African-American Bookstore Marcus Books Returns to the Fillmore

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At Marcus Books old location in the Fillmore, Adella Hand, 7, and her sister Kairi Hand, 3, read classic children's books such as Little Red Riding Hood that are illustrated with black characters. (Photo: Sara Bloomberg/KQED)

The nation’s oldest bookstore devoted to African-American themes and authors is re-opening in San Francisco.

Marcus Books lost its home of 33 years in the city’s Fillmore District two years ago in a dispute over rent. But now the African American Art and Culture Complex, in the same neighborhood, has invited Marcus to open a small store in the lobby of the complex. The company still operates a store in Oakland, which opened near the MacArthur BART station in 1976.

Co-owner Karen Johnson says she's been hearing from a lot of people happy about the bookstore’s return.

“The joy that people have expressed is because we get to access that deep creative high consciousness humanity part of our ourselves," Johnson said in a phone interview from Marcus Books in Oakland. "I think that’s what was missing.”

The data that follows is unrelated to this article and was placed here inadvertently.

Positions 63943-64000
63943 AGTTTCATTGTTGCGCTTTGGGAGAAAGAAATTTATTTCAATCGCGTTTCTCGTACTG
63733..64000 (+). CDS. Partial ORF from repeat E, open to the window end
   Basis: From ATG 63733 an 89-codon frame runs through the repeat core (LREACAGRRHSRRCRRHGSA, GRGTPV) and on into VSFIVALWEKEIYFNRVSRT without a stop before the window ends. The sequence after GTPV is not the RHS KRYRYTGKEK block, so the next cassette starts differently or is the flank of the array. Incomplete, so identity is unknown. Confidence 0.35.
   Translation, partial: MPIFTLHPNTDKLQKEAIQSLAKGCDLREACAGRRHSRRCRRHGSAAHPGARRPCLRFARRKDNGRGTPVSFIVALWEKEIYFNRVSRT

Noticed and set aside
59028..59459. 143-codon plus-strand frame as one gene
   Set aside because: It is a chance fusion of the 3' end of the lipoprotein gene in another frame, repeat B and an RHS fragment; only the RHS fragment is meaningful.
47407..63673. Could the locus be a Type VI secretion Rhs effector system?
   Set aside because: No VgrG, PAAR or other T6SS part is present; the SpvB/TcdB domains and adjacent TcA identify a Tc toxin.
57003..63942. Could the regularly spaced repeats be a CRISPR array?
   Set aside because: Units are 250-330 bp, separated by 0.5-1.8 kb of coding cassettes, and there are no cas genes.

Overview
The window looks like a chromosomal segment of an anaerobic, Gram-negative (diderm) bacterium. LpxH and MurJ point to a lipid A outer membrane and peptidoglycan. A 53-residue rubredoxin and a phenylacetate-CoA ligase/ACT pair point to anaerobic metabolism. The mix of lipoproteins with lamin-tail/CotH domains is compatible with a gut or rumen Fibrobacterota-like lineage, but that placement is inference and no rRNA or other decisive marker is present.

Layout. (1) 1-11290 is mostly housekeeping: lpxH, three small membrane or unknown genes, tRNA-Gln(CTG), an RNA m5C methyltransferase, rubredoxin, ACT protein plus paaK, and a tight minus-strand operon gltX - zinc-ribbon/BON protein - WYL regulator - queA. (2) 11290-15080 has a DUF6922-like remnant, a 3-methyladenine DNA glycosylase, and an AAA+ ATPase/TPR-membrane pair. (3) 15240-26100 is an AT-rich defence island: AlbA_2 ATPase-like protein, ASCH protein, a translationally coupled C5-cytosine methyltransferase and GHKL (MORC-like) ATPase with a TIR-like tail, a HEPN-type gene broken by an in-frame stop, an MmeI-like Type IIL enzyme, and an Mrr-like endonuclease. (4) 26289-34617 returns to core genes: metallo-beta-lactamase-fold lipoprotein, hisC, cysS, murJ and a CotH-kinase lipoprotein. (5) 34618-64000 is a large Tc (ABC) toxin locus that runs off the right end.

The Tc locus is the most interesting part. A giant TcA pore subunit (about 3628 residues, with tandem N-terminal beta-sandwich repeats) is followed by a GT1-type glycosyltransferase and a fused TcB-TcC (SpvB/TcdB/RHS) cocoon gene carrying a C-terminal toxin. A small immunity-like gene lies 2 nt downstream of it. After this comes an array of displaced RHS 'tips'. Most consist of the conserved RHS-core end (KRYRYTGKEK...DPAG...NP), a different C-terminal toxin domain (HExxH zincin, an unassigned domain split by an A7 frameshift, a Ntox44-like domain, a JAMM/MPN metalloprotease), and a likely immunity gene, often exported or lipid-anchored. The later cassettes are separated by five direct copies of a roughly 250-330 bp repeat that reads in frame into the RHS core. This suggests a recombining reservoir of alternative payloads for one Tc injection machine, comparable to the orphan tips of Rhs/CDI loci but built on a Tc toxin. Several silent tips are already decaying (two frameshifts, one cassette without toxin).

Since its founding in 1960, Marcus Books has moved seven times. Johnson attributes the many relocations to the gradual exodus of black people from San Francisco during the latter half of the 20th century. "With issues about race getting a lot of play right now, its moving was associated with the ending of black people in San Francisco," Johnson said. "But the spirit lives on and then reincarnates in another shell."


Johnson said the shop at the complex will be tiny -- about one sixth the size of the old bookstore. But there’s one advantage over the old location, Johnson said: she’ll have access to a large theater and conference rooms at the complex for popular author events.

“So it kind of worked out,” Johnson said.